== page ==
About 6 years ago, I came up with a game to get my students up and moving around during math class. I called it Movin' It Math and made many versions on index cards. As the years have passed and beautiful clip art and desktop publishing has gotten easier, my cards have migrated to computer generated. Over the last 11 months, I have been working on getting them in a shareable format. This weekend after many hours of putting final touches on, I have released my first 4 sets. Each set includes 40 cards, directions for Movin' It Math and 10 other activities you can use these cards for. These cards are the ones I find myself using over and over again. We have been using them everyday in K and many days at the beginning of grade 1!
I have many more versions of Movin' It Math that are sitting as files on my computer waiting for finishing touches. This game as spanned my classes K-6. I have cards for addition, subtraction, multiplication, division, finding fractors, fractions, classifying 2-D and 3-D shapes, classifying angles, geometry terms and more. I am excited to share these with you in the coming weeks.
Here is a peek at the rules of the game and how I have been using these cards with K&1 students over the past 2 months. My first grade students are pretty fluent with these numbers now but I see many more months of great activities for K kids as they transition from learning numbers 1-10 to learning numbers 11-20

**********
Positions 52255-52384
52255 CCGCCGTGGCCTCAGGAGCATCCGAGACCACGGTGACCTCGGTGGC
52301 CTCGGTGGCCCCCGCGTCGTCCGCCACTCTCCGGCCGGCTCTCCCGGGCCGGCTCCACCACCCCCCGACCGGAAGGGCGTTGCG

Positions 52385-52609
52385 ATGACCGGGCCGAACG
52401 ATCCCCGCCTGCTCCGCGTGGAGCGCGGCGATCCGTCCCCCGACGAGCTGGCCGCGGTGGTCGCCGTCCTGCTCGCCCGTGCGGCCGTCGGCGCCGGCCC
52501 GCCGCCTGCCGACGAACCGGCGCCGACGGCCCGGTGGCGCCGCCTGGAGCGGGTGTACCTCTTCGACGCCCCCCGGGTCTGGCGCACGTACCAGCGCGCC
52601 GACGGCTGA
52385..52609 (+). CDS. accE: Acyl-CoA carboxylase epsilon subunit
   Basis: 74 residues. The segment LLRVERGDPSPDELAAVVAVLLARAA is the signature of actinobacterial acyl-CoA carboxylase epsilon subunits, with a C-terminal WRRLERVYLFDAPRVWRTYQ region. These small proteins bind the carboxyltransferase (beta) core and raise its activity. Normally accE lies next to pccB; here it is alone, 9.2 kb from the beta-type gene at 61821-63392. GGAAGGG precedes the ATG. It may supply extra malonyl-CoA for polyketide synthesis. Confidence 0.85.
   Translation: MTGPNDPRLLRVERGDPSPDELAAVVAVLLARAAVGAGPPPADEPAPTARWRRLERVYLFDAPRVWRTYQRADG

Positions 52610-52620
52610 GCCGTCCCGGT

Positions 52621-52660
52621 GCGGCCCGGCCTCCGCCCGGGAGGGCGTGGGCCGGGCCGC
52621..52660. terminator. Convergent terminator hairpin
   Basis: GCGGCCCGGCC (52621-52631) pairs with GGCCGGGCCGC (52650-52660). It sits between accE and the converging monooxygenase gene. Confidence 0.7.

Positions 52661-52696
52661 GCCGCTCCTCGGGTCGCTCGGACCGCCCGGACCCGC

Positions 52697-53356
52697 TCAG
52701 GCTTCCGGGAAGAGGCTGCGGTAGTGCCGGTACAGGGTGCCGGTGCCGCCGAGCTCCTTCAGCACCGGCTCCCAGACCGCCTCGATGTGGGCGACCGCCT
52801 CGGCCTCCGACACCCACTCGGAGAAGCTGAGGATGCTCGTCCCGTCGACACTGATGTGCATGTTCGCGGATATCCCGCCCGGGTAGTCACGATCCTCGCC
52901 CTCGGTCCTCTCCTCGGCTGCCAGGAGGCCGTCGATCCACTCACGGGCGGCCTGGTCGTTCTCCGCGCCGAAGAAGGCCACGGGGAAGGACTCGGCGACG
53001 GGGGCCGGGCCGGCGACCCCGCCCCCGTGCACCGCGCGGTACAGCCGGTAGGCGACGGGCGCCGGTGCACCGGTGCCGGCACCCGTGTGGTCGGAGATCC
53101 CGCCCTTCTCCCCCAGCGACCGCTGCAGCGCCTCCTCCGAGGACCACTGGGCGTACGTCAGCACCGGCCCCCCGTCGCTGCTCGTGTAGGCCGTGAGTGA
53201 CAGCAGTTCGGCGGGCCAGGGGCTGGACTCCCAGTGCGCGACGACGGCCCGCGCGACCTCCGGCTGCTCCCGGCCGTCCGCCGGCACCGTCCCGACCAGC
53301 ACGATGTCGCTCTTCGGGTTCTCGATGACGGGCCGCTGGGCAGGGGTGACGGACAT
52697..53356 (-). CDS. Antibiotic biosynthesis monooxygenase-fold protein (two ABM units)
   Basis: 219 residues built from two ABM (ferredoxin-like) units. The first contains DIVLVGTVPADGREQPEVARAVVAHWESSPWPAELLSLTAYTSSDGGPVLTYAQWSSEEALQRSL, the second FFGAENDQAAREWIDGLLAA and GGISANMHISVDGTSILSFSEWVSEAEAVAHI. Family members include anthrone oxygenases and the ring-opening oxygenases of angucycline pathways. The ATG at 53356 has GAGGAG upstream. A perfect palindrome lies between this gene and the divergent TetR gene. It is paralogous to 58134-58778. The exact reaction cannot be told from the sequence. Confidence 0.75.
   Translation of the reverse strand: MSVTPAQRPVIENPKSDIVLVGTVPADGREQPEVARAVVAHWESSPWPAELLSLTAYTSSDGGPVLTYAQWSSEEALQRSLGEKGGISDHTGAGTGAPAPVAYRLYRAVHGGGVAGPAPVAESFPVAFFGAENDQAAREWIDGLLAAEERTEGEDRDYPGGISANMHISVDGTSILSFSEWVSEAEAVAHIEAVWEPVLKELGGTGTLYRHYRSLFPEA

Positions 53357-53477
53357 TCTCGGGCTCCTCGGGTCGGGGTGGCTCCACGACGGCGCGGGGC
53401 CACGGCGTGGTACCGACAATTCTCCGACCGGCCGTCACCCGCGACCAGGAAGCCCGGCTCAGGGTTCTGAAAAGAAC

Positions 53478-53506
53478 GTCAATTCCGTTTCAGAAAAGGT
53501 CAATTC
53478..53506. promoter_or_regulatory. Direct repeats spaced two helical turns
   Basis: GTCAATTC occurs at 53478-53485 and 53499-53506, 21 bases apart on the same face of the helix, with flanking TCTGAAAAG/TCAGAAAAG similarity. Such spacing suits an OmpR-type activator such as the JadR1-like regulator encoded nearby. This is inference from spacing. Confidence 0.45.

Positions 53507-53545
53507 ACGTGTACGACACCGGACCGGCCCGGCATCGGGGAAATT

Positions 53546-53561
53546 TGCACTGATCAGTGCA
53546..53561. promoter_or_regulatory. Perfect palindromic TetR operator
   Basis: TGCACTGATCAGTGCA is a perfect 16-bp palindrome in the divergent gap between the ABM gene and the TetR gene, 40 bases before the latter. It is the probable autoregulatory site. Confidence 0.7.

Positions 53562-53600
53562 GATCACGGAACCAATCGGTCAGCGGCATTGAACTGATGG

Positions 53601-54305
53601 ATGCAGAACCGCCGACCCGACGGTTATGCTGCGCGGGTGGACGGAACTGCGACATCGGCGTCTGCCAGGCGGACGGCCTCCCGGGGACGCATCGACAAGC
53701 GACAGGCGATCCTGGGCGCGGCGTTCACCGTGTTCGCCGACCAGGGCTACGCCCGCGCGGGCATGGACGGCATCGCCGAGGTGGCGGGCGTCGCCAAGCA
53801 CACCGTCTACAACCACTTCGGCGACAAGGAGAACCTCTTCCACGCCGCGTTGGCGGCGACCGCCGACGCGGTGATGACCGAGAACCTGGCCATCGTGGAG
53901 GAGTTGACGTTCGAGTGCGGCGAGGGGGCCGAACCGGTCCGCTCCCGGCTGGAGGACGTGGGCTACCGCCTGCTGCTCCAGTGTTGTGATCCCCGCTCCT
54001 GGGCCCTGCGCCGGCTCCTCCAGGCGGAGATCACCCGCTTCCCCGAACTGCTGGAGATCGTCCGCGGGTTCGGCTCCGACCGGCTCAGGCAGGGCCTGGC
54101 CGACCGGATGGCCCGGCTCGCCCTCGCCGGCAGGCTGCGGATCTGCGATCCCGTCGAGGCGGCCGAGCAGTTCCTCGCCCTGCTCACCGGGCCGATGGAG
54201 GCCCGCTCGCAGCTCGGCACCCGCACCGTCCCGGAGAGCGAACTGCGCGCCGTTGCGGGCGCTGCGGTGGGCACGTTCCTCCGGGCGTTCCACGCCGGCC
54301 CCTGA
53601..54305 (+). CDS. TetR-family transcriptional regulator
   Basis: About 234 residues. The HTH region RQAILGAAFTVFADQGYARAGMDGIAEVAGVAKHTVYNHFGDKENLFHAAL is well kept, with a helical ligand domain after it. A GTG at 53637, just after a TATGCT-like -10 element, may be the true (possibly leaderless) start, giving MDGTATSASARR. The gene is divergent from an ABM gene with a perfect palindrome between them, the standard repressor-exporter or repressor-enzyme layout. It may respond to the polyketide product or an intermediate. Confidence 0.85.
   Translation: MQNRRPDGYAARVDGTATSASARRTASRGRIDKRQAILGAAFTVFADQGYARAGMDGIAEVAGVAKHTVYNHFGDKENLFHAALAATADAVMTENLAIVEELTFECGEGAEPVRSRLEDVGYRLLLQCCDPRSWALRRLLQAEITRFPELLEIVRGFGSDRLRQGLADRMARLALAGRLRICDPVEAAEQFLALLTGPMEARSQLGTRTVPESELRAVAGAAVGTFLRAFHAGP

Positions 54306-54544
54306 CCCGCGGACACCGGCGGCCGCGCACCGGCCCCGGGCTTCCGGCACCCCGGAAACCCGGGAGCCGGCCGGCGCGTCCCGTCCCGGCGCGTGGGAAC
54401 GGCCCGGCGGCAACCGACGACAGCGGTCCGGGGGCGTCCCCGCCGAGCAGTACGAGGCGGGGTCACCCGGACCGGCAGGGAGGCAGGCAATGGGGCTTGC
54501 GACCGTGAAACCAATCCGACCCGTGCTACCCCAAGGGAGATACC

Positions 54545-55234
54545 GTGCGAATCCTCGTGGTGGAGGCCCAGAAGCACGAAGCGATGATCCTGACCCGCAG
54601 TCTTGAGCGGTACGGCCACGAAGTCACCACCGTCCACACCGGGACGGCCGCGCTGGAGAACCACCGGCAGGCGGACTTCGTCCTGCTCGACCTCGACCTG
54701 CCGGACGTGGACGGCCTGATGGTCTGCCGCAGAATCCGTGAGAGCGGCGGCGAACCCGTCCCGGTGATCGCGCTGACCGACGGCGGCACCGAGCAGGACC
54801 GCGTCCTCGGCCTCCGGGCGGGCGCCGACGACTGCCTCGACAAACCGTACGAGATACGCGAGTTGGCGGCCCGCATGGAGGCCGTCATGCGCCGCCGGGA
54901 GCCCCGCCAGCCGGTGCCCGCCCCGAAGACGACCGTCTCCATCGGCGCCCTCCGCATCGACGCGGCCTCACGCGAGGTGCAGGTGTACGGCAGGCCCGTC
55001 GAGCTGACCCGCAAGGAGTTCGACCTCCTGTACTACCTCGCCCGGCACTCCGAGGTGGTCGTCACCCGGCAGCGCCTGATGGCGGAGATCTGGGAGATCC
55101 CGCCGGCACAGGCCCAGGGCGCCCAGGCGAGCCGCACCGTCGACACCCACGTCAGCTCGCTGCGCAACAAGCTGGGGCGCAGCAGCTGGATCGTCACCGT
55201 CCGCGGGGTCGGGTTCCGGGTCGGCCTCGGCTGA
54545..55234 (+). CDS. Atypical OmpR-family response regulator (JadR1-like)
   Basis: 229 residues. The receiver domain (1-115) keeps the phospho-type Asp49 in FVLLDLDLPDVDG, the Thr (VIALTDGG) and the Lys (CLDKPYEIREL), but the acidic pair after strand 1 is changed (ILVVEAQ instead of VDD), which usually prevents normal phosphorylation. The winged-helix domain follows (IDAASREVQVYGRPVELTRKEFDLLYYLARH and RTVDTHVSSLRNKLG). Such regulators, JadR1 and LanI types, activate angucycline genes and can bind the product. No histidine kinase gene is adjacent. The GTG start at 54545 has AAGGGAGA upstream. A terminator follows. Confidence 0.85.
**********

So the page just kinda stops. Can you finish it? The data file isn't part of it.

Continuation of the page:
Movin' It Math!
This game is a fun way to practice math for a whole class. Before playing this game, you will want to make sure your students are familiar with these cards. There are 40 cards in each set. Use the representations your students are most familiar with. You will need one less card than the number of kids who are playing this game. Poly spots are VERY handy for playing this game but not required. If you have poly spots, have kids stand with their toes on the edge of the spot but not covering the card. If you do not have poly spots, have kids stand with one foot on either side of the card. You will need the small numeral cards for this game. Cut the numeral cards apart and put them in a container that your students can put their hands into.
|Toes on Spot|
To play the game, choose one kid to be the caller. This kid stands by the bucket with the small cards in it. The rest of the kids go find a spot and put their toes on it. When kids get to a spot, have them figure out what their card is (and keep it to themselves). The caller reaches into the bucket, pulls out a card and says the number loudly. If a kid is on a spot with the number that was called, they are SAFE and don’t move. Everyone else has to move to a new spot. The caller also goes and takes any spot. One kid will be left without a spot. This kid is the caller for the next round. They go to the bucket, pull out another of the small numeral cards and say that number loudly. Anyone who has that number on their card is SAFE and doesn’t move. The rest of the kids need to move to a new spot and figure out what number is on their new spot. The caller also takes a spot. The caller is continuously changing with each round. You can keep playing rounds in this way until your students have had enough. There is no winner or end to this game.
|If you don't have spots....|